Larger font
Smaller font
  • Results
  • Related
  • Featured
No results found for: "".
  • Weighted Relevancy
  • Content Sequence
  • Relevancy
  • Earliest First
  • Latest First
    Larger font
    Smaller font


    The year 1860 marked a new and important feature in the advancement of the work. The printing outfit of hand press and type, valued at $700, which was paid for by donations of our people and moved to Battle Creek in 1855, was augmented in 1857 by the addition of a power press. In 1860, the publishing plant of the Review and Herald, aside from the building, was worth $5,000. While Elder White was legally owner of this property, he did not call it his own but said, “This is the property of the church. I am only managing it.”MML 53.1

    Satan moved upon some enemies to say, “You see how Elder White is building up a property of his own from the liberalities of the people.” To defeat such insinuations and provide proper management of a rapidly growing cause, the elder was impressed that some plan should be devised for conducting the business of the church. To introduce the matter to our people he published an article in the Review of Feb. 28, 1860.MML 53.2

    Responding to White’s request, I wrote an article for the March 8, Review in which I said, “What I understand is necessary to remedy all the defects in this matter is to organize in such a manner that we can hold the property legally.... If it is not wrong to hold farms and village lots in a lawful manner, neither is it wrong to hold church property in the same way.”MML 53.3

    But strangely an article appeared in the March 22, Review by an esteemed brother claiming that Elders White and Loughborough wished to make a name like the builders of the tower of Babel. He claimed we were going into Babylon, uniting church and state. In the next two issues of the paper, Elder White gave a full reply, showing that while it is not right to resort to the civil arm to enforce the worship of God, “the Lord’s goods can be managed in this state of things only according to the laws of the country,” and it was “vain talk of church property” if the church did not hold it legally.MML 53.4

    During the summer of 1860, this question was freely discussed in the Review. In a general meeting of our people held in Battle Creek from September 28 to October 1, there was a candid consideration of the subject, and a full, free discussion of legal organization. It was voted to organize legally a publishing association as soon as possible. The conference also discussed the subject of a name for our people. This again brought diversity of opinion. When “Church of God” was proposed, it was objected to because it gave none of the distinctive features of our faith, while the name “Seventh-day Adventist” would not only set forth our faith in the near coming of Christ, but would also show we observed the Seventh-day Sabbath. So unanimous was the assembly in favor of the latter name, only one man voted against it.MML 53.5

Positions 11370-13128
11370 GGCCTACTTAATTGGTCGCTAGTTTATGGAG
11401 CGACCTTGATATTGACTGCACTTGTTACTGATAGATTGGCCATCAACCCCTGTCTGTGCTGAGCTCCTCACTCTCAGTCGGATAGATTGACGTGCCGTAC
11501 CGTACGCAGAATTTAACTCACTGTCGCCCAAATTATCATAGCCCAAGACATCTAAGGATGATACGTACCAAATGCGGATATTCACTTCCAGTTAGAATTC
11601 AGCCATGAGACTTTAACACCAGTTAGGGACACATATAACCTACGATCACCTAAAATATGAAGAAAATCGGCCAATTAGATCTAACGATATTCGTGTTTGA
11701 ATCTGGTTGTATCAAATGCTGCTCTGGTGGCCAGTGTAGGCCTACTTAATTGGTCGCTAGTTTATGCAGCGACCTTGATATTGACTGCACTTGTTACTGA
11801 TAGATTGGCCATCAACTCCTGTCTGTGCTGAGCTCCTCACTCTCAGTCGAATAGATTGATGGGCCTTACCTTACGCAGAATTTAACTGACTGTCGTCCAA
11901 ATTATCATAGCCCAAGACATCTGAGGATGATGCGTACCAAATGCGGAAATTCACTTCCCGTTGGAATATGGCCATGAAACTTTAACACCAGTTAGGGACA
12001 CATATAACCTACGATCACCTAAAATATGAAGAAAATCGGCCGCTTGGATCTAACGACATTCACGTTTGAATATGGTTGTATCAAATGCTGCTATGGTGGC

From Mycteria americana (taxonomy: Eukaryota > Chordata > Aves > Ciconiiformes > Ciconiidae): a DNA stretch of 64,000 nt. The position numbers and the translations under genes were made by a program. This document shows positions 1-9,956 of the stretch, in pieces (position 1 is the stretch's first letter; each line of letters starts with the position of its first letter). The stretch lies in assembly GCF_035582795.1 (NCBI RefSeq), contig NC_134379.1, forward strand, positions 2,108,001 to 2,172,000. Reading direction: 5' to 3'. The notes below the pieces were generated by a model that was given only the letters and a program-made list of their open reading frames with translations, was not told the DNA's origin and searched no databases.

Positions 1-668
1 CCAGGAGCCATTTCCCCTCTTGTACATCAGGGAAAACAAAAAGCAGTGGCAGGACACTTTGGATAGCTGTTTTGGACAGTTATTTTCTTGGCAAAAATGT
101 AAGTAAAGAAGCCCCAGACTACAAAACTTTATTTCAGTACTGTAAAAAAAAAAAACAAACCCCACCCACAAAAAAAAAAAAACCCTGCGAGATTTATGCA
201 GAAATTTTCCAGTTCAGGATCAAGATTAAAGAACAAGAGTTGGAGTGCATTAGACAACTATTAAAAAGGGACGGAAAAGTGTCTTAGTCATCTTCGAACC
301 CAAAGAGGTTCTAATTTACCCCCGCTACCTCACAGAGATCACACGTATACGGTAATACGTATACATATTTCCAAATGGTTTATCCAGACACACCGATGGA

At a council held in Battle Creek on June 9, one important topic was the distribution of labor. Elder M.E. Cornell was assigned to Ohio for the summer, and I was to join Elder T. M. Steward with the Wisconsin tent. Our first meeting was at Marquette, Wis., on the shore of a beautiful lake, having Rufus Baker as tent master. Our meetings continued here from June 29 to August 4, Nearly a score accepted the truth, among them the Hallecks, earnest missionary workers.MML 54.1

    Just at that time an unfortunate era entered our cause in Wisconsin. From New England came a professed Seventh-day Adventist minister, Solomon Wellcome, with a fanciful theory on the subject of sanctification. I could not accept his teaching, but Steward was anxious for Wellcome to speak. So on the evening after the Sabbath, July 14, he took the service. It seemed to me that his thrusts against obedience to the law, and his exaltation of sanctification when “all our thoughts would be from the Lord,” would lead to fanaticism. Unfortunately, the new doctrine took root there and led to what Sister White labeled “the most unreasonable, foolish, wild fanaticism that ever cursed Wisconsin.”MML 54.2

    At another council in Battle Creek, September 28 to October 1, it was arranged that I should return to Wisconsin, and Elder White hold meetings in New York and Ohio. Accordingly, we each began to lay plans, but on the evening of Oct. 6, Elder White with Elder Cornell came to my home on Champion St. and said, “I feel strangely about our proposed trips. I don’t feel free about going East, and don’t know what it means.”MML 54.3